Egocentrism:having or regarding the self or the individual as the center of all things: an egocentric philosophy that ignores social causes. having little or no regard for interests, beliefs, or attitudes other than one's own; self-centered: an egocentric person; egocentric demands upon the time and patience of others
If I were to ask my students what the connotation is of this word, they would more than likely say it is negative, but my mission is to turn this into a positive!
We all know about this. We've taken Educational Psychology, right? Erikson's Psychosocial Stages of Development points it out clearly. At the adolescent age, teens are all about themselves, and that's normal!
|Adolescence (12 to 18 years)||Identity vs. Role Confusion||Social Relationships||Teens need to develop a sense of self and personal identity. Success leads to an ability to stay true to yourself, while failure leads to role confusion and a weak sense of self.|
Instead of assuming that this "generation" is more self-involved than the last, we need to recognize this happens to almost everyone, and we need to use it to our advantage in our instruction.
So how do we do that?
In Reading, we need to provide choice for students when they read. I think it is so important to have students take interest inventories to help them self-select books that will be interesting to them.
When doing literature circles, offer a variety of choices and let students rank their preference, then create groups based on that.
Take time to allow students to talk about themselves in class. It gives us insight into who they are as people, and allows them to connect with each other and share their ideas.
When studying poetry, or actually doing any kind of close reading, concentrate on the "connections" aspect. If they can tie it to something they know and care about, I can guarantee it will mean more to them.
Middle school students and young adolescents have the amazing ability to "zone in" on something, at at times it can even become fanatical. They are frequently "obsessed" with things, be it Starbucks, One Direction, or a television series. They can talk forever (sometimes to the detriment of the class) about issues they have or things they love. Everything is the end of the world, or their entire world.
Here's my question: What if learning was their entire world? Isn't that basically what they do? I know my students go home and spend hours on tumblr looking at quotes from their favorite books, or looking at pictures of their favorite band, or taking hundreds of pictures of themselves in order to get that perfect "selfie" where they look absolutely amazing. We take so much time to teach them how to analyze when they already have this skill. In fact, they overanalyze everything! If someone looks at them wrong they think about it forever when they are supposed to be taking a math test. Same goes if someone looks at them the right way. They might as well have little cartoon hearts floating above their heads!
Here are some concrete examples of how I have utilized their egocentrism in my classes this year:
- For Walt Whitman, we discussed how "O Me! O Life" consistently shows the good and the bad in each stanza. He is forever "reproaching himself". Quick: What does it mean to reproach yourself? How do we reproach ourselves on a daily basis? Can you relate to what he is saying? Yes? Ok- now you've connected with someone who wrote this 150+ years ago. We all have this problem!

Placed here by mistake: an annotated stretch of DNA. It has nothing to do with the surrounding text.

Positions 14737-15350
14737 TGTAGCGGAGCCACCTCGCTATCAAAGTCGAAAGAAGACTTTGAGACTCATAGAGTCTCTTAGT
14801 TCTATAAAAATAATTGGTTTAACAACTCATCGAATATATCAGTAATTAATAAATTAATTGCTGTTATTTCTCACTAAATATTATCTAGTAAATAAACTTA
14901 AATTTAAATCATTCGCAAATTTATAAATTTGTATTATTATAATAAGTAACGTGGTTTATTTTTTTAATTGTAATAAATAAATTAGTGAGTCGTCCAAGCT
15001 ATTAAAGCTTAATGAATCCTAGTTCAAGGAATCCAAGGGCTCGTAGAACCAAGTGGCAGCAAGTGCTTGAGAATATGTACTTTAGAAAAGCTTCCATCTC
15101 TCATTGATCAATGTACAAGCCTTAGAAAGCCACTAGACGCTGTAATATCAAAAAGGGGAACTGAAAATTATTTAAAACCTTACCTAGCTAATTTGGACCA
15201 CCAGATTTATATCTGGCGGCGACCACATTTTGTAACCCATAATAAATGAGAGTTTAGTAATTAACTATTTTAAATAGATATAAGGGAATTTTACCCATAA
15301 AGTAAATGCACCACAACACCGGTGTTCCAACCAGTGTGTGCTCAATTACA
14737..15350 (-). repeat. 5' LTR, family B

- Students took an interest inventory that helped them decide which books would be best for them to read. It doesn't just ask them about genres and types, but what their hobbies and interests are. Students love taking this. Why? Because it's a survey, about them. They know what they like and don't like, and therefore everyone can succeed at this activity.
- When reading a non-fiction article on the ALS Ice Bucket challenge, they connected to the pros and cons. They wrote connections about how they knew someone who had taken the challenge, or they had taken the challenge. We talked about the "me" generation, and the counterclaim in the article that said it wasn't as much for charity as it was about posting a video of yourself doing something silly for attention. We talked about how a lot of people tend to post things that are crazy or outrageous just to get attention, and debated about whether this is the reason so many people took the challenge.
- In writing, they are doing their first writing assignment about...THEM! When they were little... They have spent the majority of their time thus far writing their "100 Things I Love", "Amazing Places" (to them), "Writer's Eye (I)" (which is all about them).
- They found AAAWWUBBIS sentences in their own books, rather than me giving them sentences. They own these, because many of them come from their favorite books.
- And finally, Genius Hour... this entire class is egocentrism in action. They are studying their own topics, setting their own timelines, and determining their own final projects. Everything in that class is directly related to their personal interests and preferences. Have I heard any complaints about Genius Hour yet? Nope.
I leave you with the end of "O Me! O Life" by Walt Whitman:
That you are here—that life exists and identity,
That the powerful play goes on, and you may contribute a verse.
Every single student that we encounter has something to contribute. Our job as educators is to guide them to make that contribution meaningful to themselves, and to the world.